Petrified and Painted

We continue our tour of the nation’s parks, something we hadn’t planned on but after Mount Rushmore have made it our mission to visit as many as possible along the way. We’re loading our sashes with badges and patches galore!

Monday, September 22 Day 42

We woke up surprised at the base of a mountain and continued East on I-40. Something made me get off the interstate in Winslow. It might have been a crying hungry baby or ants-in-the-pants of my two-year-old but Darryl had an epiphany in the Winslow Visitor’s Center.

He was standing on a corner in Winslow, AZ. Just like the Eagles song Take it Easy.

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We learned after the popular song topped the charts, an artist commissioned a statue that now stands at a historic landmark corner. In fact the corner is classified as a park complete with a mural and permanently parked flatbed Ford!

Among the shops and tourists, we took our turn taking pictures and standing by the “man.”

As we were leaving Darryl said he never knew that just down the street from his regular truck stop he frequented was a very cool thing.

It’s a great day. We blessed a hungry man in need with food and water and went on our way.

Expecting an actual forest, Darryl was disappointed in the park. We entered and made our way to the museum. He asks, “this is it? where are the trees?”

Petrified trees are not trees at all. Not anymore. They also can be found anywhere in the world.

This place, The Petrified Forest National Park, though holds the world’s largest natural collection in one location.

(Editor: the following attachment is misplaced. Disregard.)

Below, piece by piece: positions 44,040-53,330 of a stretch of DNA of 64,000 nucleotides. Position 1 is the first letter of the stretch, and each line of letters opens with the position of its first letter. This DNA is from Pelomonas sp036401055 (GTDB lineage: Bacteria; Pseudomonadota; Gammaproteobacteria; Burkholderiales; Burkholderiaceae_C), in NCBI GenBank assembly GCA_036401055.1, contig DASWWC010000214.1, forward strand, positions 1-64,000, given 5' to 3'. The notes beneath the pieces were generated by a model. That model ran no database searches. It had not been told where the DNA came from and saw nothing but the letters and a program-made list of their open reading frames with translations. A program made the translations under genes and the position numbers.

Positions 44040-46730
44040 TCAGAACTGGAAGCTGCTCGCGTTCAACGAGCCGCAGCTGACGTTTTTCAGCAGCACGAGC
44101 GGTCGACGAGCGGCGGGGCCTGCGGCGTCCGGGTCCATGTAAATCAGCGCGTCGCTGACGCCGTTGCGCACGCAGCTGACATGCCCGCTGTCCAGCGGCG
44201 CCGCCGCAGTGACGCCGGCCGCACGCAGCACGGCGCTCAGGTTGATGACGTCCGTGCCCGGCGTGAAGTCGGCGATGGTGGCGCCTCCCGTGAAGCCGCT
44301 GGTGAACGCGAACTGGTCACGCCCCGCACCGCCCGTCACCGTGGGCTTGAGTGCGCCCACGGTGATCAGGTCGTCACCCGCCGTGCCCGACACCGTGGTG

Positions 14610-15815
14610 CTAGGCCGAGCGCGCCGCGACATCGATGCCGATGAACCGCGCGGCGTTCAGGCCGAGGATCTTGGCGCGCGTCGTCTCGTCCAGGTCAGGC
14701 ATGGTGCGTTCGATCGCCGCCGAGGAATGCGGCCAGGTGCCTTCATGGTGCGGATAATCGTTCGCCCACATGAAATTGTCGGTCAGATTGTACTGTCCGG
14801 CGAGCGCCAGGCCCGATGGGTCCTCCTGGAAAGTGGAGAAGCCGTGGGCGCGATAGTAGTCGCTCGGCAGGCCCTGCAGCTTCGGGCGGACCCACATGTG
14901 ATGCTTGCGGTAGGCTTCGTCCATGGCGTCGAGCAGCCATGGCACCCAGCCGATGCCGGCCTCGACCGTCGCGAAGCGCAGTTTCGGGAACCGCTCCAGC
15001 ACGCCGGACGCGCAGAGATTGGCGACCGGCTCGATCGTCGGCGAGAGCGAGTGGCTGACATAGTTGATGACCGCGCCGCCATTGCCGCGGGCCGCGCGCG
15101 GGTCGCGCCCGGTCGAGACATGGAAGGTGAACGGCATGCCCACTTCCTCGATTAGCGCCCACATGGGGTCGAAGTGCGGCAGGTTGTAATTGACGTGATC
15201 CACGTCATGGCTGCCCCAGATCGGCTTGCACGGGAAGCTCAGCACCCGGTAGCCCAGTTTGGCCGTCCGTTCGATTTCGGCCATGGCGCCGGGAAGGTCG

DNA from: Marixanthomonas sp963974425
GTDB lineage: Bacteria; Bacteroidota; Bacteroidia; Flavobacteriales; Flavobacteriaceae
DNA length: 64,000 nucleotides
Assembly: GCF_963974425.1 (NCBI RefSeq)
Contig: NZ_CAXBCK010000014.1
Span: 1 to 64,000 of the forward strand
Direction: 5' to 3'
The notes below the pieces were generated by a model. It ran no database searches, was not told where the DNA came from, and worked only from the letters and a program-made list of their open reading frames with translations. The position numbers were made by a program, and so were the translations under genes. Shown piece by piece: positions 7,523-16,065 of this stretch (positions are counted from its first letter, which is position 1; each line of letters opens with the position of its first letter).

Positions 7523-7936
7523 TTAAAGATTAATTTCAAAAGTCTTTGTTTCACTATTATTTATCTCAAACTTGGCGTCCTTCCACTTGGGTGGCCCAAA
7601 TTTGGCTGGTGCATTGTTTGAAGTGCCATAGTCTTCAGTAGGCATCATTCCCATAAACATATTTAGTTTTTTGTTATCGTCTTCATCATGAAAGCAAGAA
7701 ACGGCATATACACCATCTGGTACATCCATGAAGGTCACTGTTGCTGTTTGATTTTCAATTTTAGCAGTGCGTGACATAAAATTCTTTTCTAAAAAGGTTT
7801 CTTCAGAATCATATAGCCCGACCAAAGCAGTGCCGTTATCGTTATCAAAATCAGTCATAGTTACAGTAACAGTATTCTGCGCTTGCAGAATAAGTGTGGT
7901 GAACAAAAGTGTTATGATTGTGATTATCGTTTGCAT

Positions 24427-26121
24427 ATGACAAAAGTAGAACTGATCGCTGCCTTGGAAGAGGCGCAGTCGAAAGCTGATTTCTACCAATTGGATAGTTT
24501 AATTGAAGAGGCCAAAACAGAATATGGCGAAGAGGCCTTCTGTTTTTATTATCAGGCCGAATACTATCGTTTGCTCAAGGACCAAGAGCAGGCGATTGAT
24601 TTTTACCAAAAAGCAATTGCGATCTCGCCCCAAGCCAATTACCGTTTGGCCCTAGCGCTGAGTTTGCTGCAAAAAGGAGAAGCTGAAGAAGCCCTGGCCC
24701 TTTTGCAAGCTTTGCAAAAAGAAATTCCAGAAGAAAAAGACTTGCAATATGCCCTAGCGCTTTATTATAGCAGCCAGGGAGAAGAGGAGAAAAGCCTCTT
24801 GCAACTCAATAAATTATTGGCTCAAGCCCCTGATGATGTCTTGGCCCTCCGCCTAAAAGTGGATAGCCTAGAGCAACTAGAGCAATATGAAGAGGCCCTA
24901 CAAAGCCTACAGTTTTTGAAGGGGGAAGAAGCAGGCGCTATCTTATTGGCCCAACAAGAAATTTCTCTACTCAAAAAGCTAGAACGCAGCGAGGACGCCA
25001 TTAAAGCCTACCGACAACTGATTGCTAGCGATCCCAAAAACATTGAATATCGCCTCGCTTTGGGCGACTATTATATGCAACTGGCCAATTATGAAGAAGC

These are ancient trees that grew some 200 ft. tall thousands of years ago in a rainforest that used to be Arizona. Dinasaur-like creatures climbed on their limbs and over time, eras passed. There was a great flood. The trees were ripped from the earth and carried away. They were water-logged with clay, sand, silt and sediment. All the while the earth’s plates shifting as crystal formed and inhabited the wood.

Darryl laughs at my analogy but it reminds me of zombies. The rock comes up to the tree and says, “now you will become like me, I’ll take you over.”

The transformation takes decades but eventually this masterpiece is formed and it is beautiful.

Unfortunately, preservationists weren’t the first to discover this treasure chest of history. No. It was explorers, settlers and entrepreneurs looking for riches and fortune out west.

They stumbled upon the wood and saw quartz. Saw $$$.

They used dynamite to split the rocks and extract anything that could fetch a price so we are now left with small chunks of trees with holes in them.

Sad, but true and fascinating to learn about their awesome journey and this place. I’m proud to say it’s protected by our National Park Service, for now. Every U.S. Citizen needs to do their part.

By visiting the parks, purchasing or just donating we can ensure they will continue to provide our children’s children with the awe-inspiring beauty we’ve witnessed here today.

After the Petrified Forest the drive back to the interstate is gorgeous as it is littered with more geologic history in the Painted Desert. Wood, rocks, hills and valleys. the view from the road is one the best throughout our trip. It really looks like someone took a paint brush and chose all these earthy tones to paint this place.

Back on I-40 East and out of Arizona, we tried to find indian reservations without straying from our path and it proved difficult so we settled for trading posts and gift shops to learn about the local tribes. In Gallup, our final stop for the night was a trading post that had closed for the day so we camped in their lot.

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